A while ago, a benchmark was developed based on a slowly converging series, which was executed on the 50g and under newRPL as well.
For a more extensive discussion of the program utilized, see this discussion:
Originally, the benchmark compared userRPL with newRPL, but now that same benchmark will be used to compare the old newRPL results using the mpdecimal library versus the new decimal library. The userRPL result will be left there for comparison.
For the new library, two numbers are reported, the first one as perceived by the user including a period at slow speed, and a second one at full speed. The original results were reported before the clock management features were in place, therefore they were executed at full speed. Another difference to consider is that the old decimal library was most efficient when precision was a multiple of 9 (hence the choice of 36, 108 and 1008 digits). The new library is most efficient when the precision is a multiple of 8, so selecting 36 digits causes 40 digits to be used internally, with 4 digits being discarded at final rounding.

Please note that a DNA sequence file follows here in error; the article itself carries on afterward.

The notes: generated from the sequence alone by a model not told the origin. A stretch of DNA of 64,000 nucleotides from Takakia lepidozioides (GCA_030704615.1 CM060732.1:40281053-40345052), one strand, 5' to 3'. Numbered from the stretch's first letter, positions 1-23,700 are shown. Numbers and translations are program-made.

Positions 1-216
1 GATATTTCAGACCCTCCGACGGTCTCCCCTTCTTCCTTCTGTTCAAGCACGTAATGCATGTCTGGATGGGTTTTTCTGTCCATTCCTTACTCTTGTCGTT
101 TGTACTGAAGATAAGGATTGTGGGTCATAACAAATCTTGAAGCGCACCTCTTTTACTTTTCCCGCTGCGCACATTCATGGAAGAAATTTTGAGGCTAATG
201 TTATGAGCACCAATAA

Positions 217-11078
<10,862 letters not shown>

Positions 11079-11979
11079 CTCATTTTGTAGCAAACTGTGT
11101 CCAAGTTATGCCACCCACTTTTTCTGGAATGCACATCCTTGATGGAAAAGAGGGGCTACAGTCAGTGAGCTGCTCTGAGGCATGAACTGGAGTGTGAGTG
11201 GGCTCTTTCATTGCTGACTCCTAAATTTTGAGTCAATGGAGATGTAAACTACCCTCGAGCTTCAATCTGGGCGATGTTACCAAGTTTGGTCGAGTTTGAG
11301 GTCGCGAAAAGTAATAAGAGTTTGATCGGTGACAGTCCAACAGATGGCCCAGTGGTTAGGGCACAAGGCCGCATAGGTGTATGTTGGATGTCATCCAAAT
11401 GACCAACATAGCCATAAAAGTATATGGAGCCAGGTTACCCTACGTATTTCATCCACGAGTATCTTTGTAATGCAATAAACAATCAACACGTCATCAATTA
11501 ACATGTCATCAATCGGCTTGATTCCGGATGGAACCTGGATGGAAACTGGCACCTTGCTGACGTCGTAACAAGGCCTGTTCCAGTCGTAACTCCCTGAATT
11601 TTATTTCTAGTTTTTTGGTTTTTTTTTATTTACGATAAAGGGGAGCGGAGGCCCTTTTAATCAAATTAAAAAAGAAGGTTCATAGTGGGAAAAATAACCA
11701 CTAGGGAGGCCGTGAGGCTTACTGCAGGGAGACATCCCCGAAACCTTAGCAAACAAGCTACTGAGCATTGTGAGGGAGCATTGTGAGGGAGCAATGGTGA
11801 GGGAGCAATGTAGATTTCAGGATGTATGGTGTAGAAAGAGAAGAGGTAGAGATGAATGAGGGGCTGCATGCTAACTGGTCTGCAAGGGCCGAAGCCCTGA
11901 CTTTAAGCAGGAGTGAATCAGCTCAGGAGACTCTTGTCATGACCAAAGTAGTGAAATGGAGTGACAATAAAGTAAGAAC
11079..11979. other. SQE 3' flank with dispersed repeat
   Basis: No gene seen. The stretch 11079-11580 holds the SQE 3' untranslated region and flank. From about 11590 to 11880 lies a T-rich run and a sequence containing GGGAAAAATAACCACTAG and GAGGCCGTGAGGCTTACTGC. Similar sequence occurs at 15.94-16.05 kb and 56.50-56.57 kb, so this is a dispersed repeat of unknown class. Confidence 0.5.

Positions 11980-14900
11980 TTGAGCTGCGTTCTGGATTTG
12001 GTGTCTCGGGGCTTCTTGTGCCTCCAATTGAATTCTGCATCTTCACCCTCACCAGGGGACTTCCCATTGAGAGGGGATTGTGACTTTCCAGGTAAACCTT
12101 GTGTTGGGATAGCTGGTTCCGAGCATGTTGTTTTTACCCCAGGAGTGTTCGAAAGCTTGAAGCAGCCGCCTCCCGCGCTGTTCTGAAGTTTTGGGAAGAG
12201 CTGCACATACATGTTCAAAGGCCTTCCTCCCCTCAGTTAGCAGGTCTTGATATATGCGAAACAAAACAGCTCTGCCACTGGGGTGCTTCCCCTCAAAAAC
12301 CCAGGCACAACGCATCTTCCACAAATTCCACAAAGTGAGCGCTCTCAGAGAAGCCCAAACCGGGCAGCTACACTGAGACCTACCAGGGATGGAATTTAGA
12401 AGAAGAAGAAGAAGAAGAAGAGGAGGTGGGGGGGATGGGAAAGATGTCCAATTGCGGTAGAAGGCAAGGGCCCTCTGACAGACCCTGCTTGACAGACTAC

|Series - 12 digit precision||87.4 s||-||1.094s / 0.666s|
|Series - 36 digit precision||-||0.893s||1.200s / 0.773s|
|Series - 108 digit precision||-||1.615s||1.531s / 1.105s|
|Series - 1008 digit precision||-||10.843s||
5.887s / 5.459s
At 1008 digits, the speedup is almost 2x versus the old library, confirming that the extra effort of writing a new variable precision library paid off.
Back to comparing with classic userRPL, the speedup at the same 12-digit precision is 130x, while using the default 32-digit precision the speedup is still 118x.